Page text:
Which? found more than three quarters of consumers in the two lowest household income groups rely on cash the most, while a quarter of them never use card payments.
Some four in five retirees are reliant on cash, using it at least two to three times a week, a survey by the watchdog found.
However 98 per cent of the general population used cash, with 73 per cent saying they used it frequently and just five per cent saying they rarely used it.
While just over half of people said they were not worried about moving towards a cashless society, more than two in five said they did have concerns.
Of those who were concerned, more than half were worried about the increased scope for scams with credit and debit cards and 46 per cent had concerns about the reliability of electronic payment systems.
The survey also found six in 10 of respondents had experienced a time when they could only pay by cash in the last three months, with 82 per cent of them saying this was because cash was the only method of payment accepted by the vendor.
Cash machine network Link, which has been at the centre of a row about the future of ATMs, announced earlier this year it was funding a review into how the shift from cash to digital payments was affecting people and small businesses.
The Link scheme is a national network connecting ATMs. A row previously broke out over the future funding of ATMs, sparking fears more people could struggle to access cash at a time when many bank branches are also closing.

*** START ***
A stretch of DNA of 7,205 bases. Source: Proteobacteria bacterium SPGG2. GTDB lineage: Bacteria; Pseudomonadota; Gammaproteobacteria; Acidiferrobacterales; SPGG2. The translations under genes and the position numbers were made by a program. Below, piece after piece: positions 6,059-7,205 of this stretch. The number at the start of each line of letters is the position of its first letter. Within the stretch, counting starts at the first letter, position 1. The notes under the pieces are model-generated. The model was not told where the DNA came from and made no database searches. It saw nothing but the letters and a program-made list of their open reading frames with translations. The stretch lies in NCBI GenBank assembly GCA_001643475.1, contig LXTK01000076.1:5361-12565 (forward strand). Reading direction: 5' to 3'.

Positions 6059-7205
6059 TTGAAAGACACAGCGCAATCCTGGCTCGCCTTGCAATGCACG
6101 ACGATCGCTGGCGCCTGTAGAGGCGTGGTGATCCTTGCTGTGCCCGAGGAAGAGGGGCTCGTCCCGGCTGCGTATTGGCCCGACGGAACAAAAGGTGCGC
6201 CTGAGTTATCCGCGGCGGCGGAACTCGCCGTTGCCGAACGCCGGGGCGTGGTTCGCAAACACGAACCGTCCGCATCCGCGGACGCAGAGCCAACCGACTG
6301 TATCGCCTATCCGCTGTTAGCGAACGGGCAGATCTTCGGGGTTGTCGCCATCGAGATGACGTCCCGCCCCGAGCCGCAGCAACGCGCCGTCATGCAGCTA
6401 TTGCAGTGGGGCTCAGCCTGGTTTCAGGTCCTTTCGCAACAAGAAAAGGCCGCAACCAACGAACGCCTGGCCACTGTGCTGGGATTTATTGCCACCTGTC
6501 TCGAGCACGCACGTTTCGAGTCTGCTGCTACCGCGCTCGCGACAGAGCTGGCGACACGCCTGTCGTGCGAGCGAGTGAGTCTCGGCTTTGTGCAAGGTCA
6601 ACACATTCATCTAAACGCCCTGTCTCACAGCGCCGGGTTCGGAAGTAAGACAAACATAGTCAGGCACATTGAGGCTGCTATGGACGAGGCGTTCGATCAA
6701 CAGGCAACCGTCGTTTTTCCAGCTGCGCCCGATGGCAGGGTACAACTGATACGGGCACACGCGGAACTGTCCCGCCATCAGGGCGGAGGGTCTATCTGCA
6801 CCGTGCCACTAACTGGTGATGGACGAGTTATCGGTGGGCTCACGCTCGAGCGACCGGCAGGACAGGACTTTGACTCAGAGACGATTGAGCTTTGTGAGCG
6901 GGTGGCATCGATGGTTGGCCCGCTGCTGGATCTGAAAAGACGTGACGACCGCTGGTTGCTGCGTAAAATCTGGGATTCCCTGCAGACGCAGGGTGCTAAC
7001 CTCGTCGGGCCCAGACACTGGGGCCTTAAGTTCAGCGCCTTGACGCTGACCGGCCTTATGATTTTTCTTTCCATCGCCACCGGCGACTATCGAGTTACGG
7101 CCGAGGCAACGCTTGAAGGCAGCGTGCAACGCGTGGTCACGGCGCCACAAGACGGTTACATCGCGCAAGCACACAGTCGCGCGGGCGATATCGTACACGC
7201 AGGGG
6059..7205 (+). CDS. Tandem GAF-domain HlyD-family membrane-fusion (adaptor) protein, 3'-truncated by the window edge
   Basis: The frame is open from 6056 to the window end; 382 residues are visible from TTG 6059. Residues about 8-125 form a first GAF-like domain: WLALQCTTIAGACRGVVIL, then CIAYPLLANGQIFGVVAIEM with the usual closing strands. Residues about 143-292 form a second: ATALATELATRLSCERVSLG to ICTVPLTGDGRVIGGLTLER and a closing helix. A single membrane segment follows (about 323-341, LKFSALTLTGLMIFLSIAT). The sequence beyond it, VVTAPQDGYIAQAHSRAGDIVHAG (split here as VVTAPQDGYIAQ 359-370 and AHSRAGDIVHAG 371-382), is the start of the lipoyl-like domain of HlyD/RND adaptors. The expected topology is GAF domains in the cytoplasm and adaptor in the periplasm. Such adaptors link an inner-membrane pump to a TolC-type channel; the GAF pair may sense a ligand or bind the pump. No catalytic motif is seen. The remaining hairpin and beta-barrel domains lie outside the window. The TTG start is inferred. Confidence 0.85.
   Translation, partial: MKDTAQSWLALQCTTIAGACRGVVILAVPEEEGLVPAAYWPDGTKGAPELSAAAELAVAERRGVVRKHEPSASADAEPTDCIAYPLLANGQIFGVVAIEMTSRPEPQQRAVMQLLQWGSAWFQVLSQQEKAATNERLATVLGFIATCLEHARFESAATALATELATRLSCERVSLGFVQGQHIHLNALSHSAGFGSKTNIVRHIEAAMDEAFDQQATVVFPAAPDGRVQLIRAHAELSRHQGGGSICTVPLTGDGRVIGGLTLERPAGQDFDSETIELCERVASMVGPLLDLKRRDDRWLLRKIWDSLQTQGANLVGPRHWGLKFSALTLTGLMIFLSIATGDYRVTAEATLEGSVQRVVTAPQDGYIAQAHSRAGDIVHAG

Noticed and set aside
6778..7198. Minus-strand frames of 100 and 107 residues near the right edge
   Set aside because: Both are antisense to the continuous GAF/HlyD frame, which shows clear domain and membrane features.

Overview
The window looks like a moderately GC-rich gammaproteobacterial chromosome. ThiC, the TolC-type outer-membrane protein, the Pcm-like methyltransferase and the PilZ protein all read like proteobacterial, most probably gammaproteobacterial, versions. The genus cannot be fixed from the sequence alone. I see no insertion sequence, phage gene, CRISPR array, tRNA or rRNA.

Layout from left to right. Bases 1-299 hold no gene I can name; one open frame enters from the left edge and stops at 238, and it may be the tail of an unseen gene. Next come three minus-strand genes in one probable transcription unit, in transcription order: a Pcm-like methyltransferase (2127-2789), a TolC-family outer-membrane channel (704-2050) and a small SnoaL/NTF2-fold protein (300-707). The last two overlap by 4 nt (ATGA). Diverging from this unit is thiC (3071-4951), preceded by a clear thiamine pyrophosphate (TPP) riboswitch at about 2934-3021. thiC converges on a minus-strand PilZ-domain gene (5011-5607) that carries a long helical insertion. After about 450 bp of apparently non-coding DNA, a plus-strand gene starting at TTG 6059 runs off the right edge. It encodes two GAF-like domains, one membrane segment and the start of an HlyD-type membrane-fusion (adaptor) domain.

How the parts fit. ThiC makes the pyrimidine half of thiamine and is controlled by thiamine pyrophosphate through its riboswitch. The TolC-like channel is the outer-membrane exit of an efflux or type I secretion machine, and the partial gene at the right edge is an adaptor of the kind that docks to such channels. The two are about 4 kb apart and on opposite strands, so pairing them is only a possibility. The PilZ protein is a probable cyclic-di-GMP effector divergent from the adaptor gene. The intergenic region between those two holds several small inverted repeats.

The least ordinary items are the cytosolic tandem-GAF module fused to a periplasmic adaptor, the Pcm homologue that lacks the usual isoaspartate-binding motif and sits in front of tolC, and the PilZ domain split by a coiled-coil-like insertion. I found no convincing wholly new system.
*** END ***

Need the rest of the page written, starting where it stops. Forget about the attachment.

Which? said the equivalent of 250 free-to-use cashpoints were closing every month despite Link’s Financial Inclusion Programme that promised to protect access to cash. It is calling for the Payment Systems Regulator (PSR) to review the programme and for the Government to place a statutory duty on the PSR to monitor and protect access to cash.
Which? Money spokesman Gareth Shaw said: “Widespread ATM and branch closures are threatening to leave behind the millions who still rely on cash and our research highlights lower income families and older generations will be among the worst hit. Clearly, Link’s commitment to protect access to cash in vulnerable communities is failing. It is critical the regulator now intervenes to ensure consumers are not at risk of financial exclusion.”